In my case with Liam's birth, even though his position was discovered while I was pushing, it was not an emergency. If we had thought we should transfer to the hospital we still would have had plenty of time to transfer and go to surgery. We just never felt the need.
My daughter was born breech and at home! We did not know she was breech until our midwife got there and I was ready to push. I know that the midwife was a but more nervous, but it all went well and we have a healthy 20 month old girl. She later told me that if I had been at the hospital I would have a a c-section. I am SO blessed to have a wonderful midwife.
Thanks Cherylyn, I'm not really concerned. Just got me thinking. I've always felt that in a true emergency where seconds count, it wouldn't matter if I were at home or hospital. That the outcome would most likely be the same. This just got me thinking about all the breech homebirths I've read about and seen videos of, none of which had a bad outcome(not that they aren't out there, I just haven't heard of them!). I'm sure if I had all the information it would help me make better sense of it all. And I'm not sure that the baby was full term. And as you said, that can make a difference.
I understand that. Whenever I hear a sad birth story, especially if it's someone I know personally, it affects me deeply. I go through scenarios in my mind and wonder what I would do in that situation. A childhood friend of mine had a baby the same month Liam was born, but hers was by c-section and her baby died of SIDS within a week after birth. I was so heart-broken for her and I wanted to make some sense of what happened, for my own sake. I started doing research about c-sections and SIDS and found some connections, but I knew I'd never be able to really talk with my friend about it. She and her family had to find their own peace, and I took comfort knowing that she had a really good support system in her area and with her family.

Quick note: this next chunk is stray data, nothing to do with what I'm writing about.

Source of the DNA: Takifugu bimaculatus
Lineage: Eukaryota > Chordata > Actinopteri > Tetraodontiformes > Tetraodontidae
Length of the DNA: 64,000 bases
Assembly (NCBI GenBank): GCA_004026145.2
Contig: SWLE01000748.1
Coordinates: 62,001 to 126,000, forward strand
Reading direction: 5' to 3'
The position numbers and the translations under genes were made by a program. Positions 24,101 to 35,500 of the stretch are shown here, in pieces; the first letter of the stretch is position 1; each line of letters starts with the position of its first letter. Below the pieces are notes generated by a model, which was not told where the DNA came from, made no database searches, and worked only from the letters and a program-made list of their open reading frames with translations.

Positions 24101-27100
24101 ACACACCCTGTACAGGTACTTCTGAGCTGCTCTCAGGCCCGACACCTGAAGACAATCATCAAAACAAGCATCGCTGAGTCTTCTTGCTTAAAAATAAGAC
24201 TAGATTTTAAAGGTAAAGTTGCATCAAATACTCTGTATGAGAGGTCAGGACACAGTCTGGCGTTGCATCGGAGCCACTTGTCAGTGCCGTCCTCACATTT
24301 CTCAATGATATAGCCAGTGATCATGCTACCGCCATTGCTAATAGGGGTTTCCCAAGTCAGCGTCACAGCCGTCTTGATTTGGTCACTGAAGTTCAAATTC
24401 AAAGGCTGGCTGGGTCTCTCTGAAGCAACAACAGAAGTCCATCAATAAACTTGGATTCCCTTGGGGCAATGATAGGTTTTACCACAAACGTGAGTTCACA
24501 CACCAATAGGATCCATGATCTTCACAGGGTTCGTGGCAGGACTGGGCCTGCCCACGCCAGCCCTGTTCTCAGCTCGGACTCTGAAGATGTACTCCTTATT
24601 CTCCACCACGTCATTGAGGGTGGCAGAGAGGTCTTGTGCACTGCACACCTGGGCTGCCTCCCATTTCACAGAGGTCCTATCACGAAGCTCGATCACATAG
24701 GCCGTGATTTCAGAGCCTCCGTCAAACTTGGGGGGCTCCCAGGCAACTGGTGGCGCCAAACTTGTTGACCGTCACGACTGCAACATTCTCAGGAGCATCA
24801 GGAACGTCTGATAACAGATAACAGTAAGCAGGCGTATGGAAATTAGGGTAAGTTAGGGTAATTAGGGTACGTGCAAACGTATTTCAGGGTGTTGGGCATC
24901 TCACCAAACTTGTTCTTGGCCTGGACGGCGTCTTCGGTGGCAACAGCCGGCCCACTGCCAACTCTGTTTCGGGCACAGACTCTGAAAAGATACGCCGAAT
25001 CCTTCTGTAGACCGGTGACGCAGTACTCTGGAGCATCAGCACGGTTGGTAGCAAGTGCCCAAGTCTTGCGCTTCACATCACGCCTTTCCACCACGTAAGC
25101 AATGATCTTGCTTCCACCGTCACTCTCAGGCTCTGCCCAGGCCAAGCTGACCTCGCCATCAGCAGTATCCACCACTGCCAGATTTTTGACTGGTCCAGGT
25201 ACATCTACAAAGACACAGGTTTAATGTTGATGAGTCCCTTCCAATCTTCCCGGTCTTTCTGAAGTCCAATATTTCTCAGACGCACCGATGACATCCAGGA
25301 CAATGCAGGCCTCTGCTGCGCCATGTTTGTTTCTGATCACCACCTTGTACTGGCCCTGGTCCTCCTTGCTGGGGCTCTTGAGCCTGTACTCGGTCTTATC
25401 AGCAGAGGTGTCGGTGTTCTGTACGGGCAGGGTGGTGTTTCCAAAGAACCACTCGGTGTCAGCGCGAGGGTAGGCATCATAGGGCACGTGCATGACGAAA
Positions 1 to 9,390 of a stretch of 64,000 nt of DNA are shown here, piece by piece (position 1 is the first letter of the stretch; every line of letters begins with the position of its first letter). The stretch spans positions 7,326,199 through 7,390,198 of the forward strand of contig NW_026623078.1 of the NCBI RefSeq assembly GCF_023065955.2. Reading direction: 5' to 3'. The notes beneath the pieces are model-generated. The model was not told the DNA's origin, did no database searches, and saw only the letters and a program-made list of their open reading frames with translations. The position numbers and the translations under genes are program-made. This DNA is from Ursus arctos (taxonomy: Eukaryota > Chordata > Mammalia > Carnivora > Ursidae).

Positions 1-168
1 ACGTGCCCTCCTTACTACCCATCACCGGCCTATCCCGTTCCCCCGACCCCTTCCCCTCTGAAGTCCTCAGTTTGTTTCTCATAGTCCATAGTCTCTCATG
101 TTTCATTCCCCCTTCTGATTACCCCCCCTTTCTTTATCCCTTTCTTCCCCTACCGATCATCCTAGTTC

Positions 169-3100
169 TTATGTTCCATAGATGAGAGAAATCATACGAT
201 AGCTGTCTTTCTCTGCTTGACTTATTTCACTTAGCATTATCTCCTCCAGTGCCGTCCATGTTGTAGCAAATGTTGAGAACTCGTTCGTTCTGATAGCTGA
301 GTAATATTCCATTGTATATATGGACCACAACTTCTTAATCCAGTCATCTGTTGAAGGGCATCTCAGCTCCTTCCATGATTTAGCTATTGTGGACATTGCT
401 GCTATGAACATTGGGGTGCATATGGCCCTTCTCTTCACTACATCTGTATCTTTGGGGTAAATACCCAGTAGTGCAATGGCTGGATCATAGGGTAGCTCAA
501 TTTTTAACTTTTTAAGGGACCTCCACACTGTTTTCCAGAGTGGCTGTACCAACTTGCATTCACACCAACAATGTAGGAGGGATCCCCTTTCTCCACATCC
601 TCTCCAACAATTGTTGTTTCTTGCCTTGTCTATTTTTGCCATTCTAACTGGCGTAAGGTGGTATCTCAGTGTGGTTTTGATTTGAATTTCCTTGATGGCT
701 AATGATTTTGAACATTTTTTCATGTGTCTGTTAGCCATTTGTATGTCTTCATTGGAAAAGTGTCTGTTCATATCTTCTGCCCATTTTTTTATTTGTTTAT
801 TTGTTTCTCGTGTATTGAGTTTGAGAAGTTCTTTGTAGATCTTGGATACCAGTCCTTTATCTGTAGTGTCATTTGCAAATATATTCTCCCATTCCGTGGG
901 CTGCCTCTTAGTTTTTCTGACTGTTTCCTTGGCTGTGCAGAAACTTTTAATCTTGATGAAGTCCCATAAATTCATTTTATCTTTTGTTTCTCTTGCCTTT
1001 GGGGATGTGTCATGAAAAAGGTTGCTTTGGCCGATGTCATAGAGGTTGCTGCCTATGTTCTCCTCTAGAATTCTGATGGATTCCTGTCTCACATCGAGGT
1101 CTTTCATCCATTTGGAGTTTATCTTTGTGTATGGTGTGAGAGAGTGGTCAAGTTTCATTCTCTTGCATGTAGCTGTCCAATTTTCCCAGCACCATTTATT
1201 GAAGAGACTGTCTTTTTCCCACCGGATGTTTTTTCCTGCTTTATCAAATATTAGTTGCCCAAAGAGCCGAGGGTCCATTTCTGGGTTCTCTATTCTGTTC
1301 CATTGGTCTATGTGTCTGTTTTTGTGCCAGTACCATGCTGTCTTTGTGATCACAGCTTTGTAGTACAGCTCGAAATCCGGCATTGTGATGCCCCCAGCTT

My third baby presented breech 8 days before my due date. A lovely doctor (who backed up my homebirth midwife) was able to turn the baby manually. It was painful but ultimately satisfying because I went home after, went to sleep, woke up at 5 am the next day with an intense contraction and my water breaking and my son was born 2 hours later at home in my bathtub (as planned)! Truly thrilling! My midwife said that she felt confident in her ability to deliver a breech at home, but I wanted to see if he could be turned to avoid that scenario. While I agree that midwives are the ones who have the knowledge about delivering breech babies (because doctors don't get the opportunity to ever see this done in a hospital setting), I personally wanted to avoid it. A low-risk homebirth is what I felt comfortable with. I've also heard of women having success turning baby through accupuncture and visualization. Good luck!



Follow My Best Birth on Twitter or join us on Facebook.


© 2016   Created by MyBestBirth Admin.   Powered by

Badges  |  Report an Issue  |  Terms of Service